Some Not-Anime

Sometimes life drops some wondrous things in your lap, sometimes just things that make you wonder. Such is the case with a couple of pieces of Asian animation that did not originate from Japan, but rather China and Taiwan.

We’ll start with the good news – our first movie, Wan Laiming’s 1963 Da nao tian gong, titled in these parts as The Monkey King, or in this case Uproar in Heaven, is available for streaming on Amazon Video, and if you’re an Amazon Prime member, it’s free. For a Monkey King fan like myself, this is sheer catnip.

Uproar in Heaven is split into two parts of slightly under an hour each, and if you’ve seen Donnie Yen’s Monkey King, you’re already familiar with the story, though this telling approaches it from a different direction, and I’m thinking it’s somewhat closer to the classic tale. It should probably be titled The Monkey King Is Here To Kick Some Ass, because that is exactly what happens.

The plucky Sun Wukong is definitely the hero, and the Jade Emperor, worried about his power, offers two different minor jobs in heaven to the Monkey (supposedly to more easily keep tabs on him), with disastrous results. Upset by the Royal horses being confined in stables, he sets them free. Charged with guarding the Heavenly Peach Preserves, he eats the peaches and steals the annual feast for his monkey minions (he also eats all the Jade Emperor’s Golden Elixir Pills, as one does). This Jade Emperor is nowhere near as amused by all these antics as Chow Yun Fat’s filmic version. Each time the Jade Emperor sends warriors to take Sun Wukong down a notch, with less than favorable results for the warriors.

Here’s where Uproar in Heaven is truly magnificent: first, the animation is wonderful, often looking like nothing so much as a painted scroll come to life. Second of all, the fight scenes are plentiful and seem to be harvested from Peking Opera productions, complete with their distinctive music. These fight scenes are all fantastic and well-choreographed.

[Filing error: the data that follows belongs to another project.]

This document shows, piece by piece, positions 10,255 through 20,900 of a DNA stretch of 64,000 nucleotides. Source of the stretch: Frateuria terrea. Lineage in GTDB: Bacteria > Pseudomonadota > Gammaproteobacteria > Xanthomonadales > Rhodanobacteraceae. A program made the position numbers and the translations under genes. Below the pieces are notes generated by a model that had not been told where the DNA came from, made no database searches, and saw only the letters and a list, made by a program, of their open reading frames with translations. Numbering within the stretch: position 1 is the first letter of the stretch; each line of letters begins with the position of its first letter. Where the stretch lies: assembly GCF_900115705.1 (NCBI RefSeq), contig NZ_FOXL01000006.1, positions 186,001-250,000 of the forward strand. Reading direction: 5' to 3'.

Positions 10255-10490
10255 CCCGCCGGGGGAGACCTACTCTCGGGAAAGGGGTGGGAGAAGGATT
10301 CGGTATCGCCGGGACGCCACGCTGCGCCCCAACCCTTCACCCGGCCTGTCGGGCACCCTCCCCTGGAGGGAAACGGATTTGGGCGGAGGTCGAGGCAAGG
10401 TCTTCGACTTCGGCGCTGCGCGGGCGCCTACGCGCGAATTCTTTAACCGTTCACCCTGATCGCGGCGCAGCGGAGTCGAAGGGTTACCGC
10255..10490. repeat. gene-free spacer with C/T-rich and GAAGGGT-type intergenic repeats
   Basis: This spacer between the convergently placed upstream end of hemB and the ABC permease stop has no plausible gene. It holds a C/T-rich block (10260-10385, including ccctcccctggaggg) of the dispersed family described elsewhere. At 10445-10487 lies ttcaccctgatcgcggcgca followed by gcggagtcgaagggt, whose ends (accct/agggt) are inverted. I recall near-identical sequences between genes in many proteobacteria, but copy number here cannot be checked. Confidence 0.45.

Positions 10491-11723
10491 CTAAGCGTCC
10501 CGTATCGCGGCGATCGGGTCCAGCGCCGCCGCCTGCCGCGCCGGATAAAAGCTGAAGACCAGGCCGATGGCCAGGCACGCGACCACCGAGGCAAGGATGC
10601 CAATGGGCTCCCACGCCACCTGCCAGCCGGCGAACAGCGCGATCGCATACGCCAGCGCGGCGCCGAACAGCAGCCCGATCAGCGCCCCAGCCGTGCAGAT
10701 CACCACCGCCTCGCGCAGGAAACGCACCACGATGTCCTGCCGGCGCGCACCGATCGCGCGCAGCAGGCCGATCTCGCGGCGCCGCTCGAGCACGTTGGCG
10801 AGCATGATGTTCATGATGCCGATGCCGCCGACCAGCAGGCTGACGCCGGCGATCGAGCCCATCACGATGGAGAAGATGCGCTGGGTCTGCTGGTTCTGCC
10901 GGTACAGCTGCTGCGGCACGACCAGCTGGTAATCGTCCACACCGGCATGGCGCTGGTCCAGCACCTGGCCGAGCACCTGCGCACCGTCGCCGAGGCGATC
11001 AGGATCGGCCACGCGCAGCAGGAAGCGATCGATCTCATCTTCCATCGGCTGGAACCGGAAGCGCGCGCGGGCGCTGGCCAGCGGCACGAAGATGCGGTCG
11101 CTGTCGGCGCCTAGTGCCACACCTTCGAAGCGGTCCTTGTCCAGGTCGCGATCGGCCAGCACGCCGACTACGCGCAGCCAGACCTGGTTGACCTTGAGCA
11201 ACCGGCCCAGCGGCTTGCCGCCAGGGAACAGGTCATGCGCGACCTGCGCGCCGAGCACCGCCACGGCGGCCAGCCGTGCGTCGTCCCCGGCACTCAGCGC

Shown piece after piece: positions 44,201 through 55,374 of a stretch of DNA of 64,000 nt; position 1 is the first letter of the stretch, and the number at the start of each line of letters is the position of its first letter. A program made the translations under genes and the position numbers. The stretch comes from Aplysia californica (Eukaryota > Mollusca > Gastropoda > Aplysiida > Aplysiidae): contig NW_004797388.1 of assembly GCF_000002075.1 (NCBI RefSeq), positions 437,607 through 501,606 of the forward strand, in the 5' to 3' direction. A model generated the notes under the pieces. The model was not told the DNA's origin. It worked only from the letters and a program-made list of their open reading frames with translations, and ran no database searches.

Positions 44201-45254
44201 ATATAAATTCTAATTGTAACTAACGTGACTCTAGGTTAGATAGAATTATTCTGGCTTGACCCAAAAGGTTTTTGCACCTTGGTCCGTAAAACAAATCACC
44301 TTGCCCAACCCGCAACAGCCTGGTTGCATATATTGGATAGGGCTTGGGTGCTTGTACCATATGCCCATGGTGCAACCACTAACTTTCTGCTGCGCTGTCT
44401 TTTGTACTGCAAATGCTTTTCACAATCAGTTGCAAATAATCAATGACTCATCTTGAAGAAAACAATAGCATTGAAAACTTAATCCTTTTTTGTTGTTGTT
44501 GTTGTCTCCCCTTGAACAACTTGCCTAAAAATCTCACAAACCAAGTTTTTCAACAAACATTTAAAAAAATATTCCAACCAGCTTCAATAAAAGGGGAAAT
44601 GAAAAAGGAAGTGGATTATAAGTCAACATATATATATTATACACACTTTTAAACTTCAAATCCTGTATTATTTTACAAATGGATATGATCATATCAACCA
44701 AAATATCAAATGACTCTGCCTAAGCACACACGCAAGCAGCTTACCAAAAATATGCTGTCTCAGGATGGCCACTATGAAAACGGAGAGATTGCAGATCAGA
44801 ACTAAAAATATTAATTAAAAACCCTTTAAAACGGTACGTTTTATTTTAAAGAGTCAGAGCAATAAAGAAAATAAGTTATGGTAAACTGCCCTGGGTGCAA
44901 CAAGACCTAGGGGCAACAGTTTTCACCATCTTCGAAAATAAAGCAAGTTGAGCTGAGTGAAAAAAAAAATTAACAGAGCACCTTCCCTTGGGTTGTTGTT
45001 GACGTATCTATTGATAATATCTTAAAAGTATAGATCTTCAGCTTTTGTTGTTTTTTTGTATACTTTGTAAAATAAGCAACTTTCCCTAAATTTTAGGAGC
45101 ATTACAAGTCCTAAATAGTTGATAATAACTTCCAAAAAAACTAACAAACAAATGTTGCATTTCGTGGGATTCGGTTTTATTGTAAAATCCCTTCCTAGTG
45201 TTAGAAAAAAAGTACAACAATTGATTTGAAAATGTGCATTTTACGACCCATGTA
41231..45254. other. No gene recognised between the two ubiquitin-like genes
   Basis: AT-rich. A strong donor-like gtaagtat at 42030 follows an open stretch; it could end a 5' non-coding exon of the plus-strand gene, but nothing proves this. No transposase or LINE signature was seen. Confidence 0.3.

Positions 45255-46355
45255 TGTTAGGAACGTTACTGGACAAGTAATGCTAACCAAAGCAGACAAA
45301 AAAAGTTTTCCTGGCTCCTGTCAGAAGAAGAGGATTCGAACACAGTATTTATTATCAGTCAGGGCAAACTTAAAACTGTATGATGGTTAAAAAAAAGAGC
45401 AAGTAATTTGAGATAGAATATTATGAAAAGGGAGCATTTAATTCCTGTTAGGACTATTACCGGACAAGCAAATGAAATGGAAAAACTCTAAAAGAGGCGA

It’s also causing me to do more research into these classic Chinese characters. Above we see Sun Wukong in his fight with Nezha, another popular character we last saw in League of Gods. He got his own popular cartoon movie in 1979, Nezha Conquers the Dragon King, which is another thing to look for, grumble grumble. In the second part, Wukong takes on Erlang Shen, the chief of the martial gods of heaven, who is more of a match for the Monkey King. Their fight segues into another setpiece from Journey of the West, Erlang and Wukong each turning into a variety of animals as they pursue each other. As I said, they are evenly matched, and it is only through the interference of another god that Wukong is captured. More disaster for heaven, though, as Wukong proves to be pretty indestructible and all attempts to execute him literally backfire.

Uproar in Heaven ends with the destruction of the Heavenly Palace and Sun Wukong triumphant. No reproach and imprisonment from the Buddha yet. A happy ending, if you’re a Monkey King fan. And who isn’t?

What’s that? You don’t have Amazon Prime? You poor thing. Here:

And then, on the other end of the scale, we have 1976’s Chinese Gods, directed by Chang Chih-hui.

Back in the halcyon days of VHS, I would spend lots of time wading through the tapes at the late, lamented Audio-Video Plus, which had a staggering inventory, and this was one I always passed up for later, which never came. The VHS box used the very same shot from the movie as the DVD box to the right; I do not, however, recall it claiming to be “An Authentic Recreation of a True Story”. (Anyone who has seen this is so going to take issue with that statement)

So, piqued by my exuberant experience with Uproar in Heaven, I actively sought it out. High time, I figured.